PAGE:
July 30, 2021

Lutheranism as a character | Culture

Lutheranism as a character | Culture



A German requiem

Ballett am Rhein Düsseldorf Duisburg. Choreography: Martin Schläpfer; set design: Florian Etti; Costume: Catherine Voeffray; lights: Volker Weinhart. Choir and orchestra of the Teatro Real. Musical director: Marc Piollet. Teatro Real, Madrid. Until October 14.

There does not exist within the analytical bibliography of the modern ballet an ordered and proper recapitulation of the choreographic requiem, since the subject itself is informed by a notorious cast, replete with distinguished names and which begins fairly early in the chronological margins of contemporary ballet. There is clearly a line, within what can be called the current neo-symphonist ballet (always based on scores of great orchestral formation not written specifically for dance), which makes the requiem a political vehicle (Balanchine / Stravinski: 1968; MacMillan / Fauré : 1976 and Lloyd Webber, 1986, Kilian / Britten: Forgotten Land, 1981, and Eifman / Mozart: 2014), as opposed to a less committed and abstractionist position, subverting everything contended to the subliminal and specific, to the structure and solemn motivation of the format and its definition.

If in Balanchine it was the death of Martin Luther King, in MacMillan, the crimes of the Khmer Rouge; if the Kilian was a painting by Edvard Munch that suggests the solitude of exile, in Eifman, a poem by the highly repressed poet Anna Akhmatova. The requiem, in its sameness or introspection, is made to wear a variable aesthetic multiplicity, the capacity of the expressive substantial to go linearly by a mystic, or as it is more usual today, towards secular and non-religious humanistic contents. Many times, the greatness of the musical material leaves the choreographic in the background. Paradoxically, and contrary to what is expected, what is heard imposes itself decisively on what is seen.

But none of these things seem to interest the choreographers right now, as Sidi Larbi Cherkaoui did with Fauré (2014) in Antwerp, or the Swiss Martin Schläpfer (Altstätten, 1959) with the Ein Deutsches Requiem, from Brahms (2010-2011), which is the piece that is seen these days on the stage of the Teatro Real de Madrid and that was created as its first major contribution when arriving at the Ballett am Rhein Düsseldorf Duisburg. It's a bad and wrong consolation resource to say that Ein Deutsches Requiem it is not religious or vertically religious music, because it is from the first note to the last. Another thing is that it is not dependent on the Catholic liturgy, the Latin literal canon or the formal impositions of the Exequial Mass, and yes it responds to the current and influential Lutheranism in the rather dry environment of the composer; to speak of pagan requiem in property would have to wait for Delius (1922) or Hindemith (1946). Other recent choreographic versions of Ein Deutsches Requiem they are the partial of Tess Sinke with the Deos Contemporary Ballet in Grand Rapids, Michigan, and that of Davide Camplani (Marone, 1968) and Claudia de Serpa Soares (Lisbon, 1973), historical members of Sasha Waltz & Guets, with the subtitle of Human Requiem and seen in Berlin and at the Adelaide Festival in Australia.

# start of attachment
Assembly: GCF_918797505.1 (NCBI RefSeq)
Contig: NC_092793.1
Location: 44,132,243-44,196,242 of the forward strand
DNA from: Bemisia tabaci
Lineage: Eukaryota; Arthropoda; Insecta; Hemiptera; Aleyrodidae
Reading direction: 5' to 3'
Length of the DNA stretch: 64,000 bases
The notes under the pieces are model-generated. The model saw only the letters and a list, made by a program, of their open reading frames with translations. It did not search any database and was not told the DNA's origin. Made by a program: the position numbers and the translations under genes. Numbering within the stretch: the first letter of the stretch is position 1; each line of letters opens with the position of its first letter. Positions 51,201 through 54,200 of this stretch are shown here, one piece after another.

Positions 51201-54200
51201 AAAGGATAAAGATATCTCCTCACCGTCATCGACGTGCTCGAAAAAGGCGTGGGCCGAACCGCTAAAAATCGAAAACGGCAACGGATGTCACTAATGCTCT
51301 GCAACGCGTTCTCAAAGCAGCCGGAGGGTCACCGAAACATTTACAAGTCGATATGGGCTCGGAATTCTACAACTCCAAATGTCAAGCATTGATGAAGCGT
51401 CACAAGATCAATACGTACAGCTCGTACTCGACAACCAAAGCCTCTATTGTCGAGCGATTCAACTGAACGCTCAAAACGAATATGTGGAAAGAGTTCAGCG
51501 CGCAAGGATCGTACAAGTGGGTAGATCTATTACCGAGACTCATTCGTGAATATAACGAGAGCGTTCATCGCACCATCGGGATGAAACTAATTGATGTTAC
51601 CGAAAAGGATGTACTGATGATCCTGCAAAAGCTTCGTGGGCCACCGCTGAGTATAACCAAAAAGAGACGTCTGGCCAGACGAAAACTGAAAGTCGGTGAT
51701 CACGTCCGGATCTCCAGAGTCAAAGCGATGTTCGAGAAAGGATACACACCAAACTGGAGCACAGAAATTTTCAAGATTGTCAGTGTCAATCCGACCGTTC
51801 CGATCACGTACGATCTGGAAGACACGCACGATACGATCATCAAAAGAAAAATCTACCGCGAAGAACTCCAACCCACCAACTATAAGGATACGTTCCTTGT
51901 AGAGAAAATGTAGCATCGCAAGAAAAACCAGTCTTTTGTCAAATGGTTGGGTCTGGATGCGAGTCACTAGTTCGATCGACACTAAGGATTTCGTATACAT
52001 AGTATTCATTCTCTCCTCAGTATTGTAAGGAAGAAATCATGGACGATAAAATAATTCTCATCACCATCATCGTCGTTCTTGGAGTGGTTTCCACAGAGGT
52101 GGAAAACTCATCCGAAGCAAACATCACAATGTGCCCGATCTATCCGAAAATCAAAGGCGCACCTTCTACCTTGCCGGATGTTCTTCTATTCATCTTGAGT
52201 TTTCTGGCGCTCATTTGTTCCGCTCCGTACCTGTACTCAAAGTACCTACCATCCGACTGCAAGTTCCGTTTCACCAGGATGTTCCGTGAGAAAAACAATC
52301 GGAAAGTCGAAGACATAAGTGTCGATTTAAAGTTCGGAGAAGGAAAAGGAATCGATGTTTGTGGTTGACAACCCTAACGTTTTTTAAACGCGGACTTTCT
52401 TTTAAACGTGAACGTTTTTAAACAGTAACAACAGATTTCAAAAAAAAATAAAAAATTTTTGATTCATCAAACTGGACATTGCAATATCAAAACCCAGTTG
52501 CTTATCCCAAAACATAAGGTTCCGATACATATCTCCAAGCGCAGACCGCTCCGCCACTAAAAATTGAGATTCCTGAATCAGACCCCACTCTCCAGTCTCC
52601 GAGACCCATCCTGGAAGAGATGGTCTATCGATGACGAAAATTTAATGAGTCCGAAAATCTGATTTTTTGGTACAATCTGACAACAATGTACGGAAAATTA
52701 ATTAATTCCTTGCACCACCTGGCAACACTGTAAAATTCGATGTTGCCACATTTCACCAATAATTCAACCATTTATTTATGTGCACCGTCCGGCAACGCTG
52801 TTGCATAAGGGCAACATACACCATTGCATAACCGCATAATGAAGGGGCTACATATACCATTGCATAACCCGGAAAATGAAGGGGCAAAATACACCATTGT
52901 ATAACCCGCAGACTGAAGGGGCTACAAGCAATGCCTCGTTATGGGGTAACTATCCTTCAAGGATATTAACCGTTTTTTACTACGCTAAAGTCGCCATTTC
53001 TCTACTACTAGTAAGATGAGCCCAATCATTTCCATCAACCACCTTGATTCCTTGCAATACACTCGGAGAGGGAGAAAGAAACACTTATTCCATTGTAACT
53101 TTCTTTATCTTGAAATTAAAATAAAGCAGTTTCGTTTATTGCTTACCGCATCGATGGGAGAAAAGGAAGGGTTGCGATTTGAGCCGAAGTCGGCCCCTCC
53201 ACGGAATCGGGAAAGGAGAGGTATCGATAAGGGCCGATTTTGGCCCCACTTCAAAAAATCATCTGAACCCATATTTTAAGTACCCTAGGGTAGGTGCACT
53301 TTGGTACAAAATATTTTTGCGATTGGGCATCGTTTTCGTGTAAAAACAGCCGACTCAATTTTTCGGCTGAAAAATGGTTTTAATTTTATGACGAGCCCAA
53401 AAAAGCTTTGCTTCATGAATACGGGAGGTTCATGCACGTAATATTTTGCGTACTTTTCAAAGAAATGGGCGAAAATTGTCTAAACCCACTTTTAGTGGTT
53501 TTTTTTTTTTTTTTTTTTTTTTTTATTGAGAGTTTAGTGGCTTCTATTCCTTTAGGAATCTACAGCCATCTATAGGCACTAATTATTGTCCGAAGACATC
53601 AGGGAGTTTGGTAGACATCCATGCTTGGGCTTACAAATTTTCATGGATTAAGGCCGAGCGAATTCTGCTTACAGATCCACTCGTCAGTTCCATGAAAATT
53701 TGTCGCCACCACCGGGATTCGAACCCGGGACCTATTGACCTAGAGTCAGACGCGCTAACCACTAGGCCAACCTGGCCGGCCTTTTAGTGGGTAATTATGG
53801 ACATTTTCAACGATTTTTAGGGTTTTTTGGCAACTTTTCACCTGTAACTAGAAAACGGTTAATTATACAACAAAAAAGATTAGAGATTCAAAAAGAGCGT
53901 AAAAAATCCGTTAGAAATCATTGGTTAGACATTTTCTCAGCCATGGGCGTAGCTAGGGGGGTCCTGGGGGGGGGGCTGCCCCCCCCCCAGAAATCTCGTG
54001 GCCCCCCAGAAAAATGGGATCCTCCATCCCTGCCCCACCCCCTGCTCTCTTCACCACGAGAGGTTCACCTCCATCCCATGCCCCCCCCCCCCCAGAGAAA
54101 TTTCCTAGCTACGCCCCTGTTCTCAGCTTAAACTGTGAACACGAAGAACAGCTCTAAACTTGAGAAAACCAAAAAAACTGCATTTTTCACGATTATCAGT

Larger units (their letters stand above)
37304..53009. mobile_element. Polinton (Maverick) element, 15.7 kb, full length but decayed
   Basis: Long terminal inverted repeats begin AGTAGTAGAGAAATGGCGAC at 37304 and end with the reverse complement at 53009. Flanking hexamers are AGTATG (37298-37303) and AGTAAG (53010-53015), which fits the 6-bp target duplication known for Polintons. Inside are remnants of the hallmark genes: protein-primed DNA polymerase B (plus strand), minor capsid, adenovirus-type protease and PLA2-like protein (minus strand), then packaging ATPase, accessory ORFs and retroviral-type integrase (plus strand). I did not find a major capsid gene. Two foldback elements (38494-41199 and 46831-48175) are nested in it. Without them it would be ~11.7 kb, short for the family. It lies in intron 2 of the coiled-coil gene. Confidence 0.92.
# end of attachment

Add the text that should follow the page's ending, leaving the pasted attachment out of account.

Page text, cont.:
As for the choreographic material of Düsseldorf, the master formulas of his guide and mentor, Heinz Spoerli, a teacher of masters in the art of creating great choreographic movements based on great musics, are very present in Schläpfer's style. demonstrated with Haydn, Bach and others). It is not that Schläpfer copies Spoerli, but that he perfumes his evolutions with the poetic art of the other, a process that is both natural and consequent. Schläpfer comes from a cohabiting education between rigid maternal Lutheranism and an atheist father, as he himself has once said. In its Ein Deutsches Requiem this dichotomy that reaches the plastic one is quite present (dancer with a bare foot and another footwear with the ballet slipper): freedom versus canon. Schläpfer relies on a phrasing of repetition of figures and dynamics that overshadows the scene, overflowing it into a little stimulating circularity. The drawing is markedly informalist, aggressive and expeditious, as if wanting to get rid of any commitment to academic cartography to which, inevitably, recurrently.

The decision to sink the choir and the soloists into the orchestra pit has been (it is not known if this is technical or artistic), which is clearly wrong, since it takes away the product packaging and presence and deepens the gap of distant coldness it envelops the style of the choreographer. The great stage of the Plaza de Oriente allowed the other variant: the choir on a high platform, almost fondale. The impact would have been another. We can not ignore at any time, nor forget, that this is a ballet show and that music, whatever it is, should be at the service of the dance and not the other way around.

The company of Düsseldorf offers a staff of good technical level in its dancers, as almost all in Western Europe, of cosmopolitan vocation, and where there are three Spaniards: Daniel Vizcayo, Virginia Sagarra and Rubén Cabaleiro, in addition to the Mexican-Mexican Cassandra Martin.

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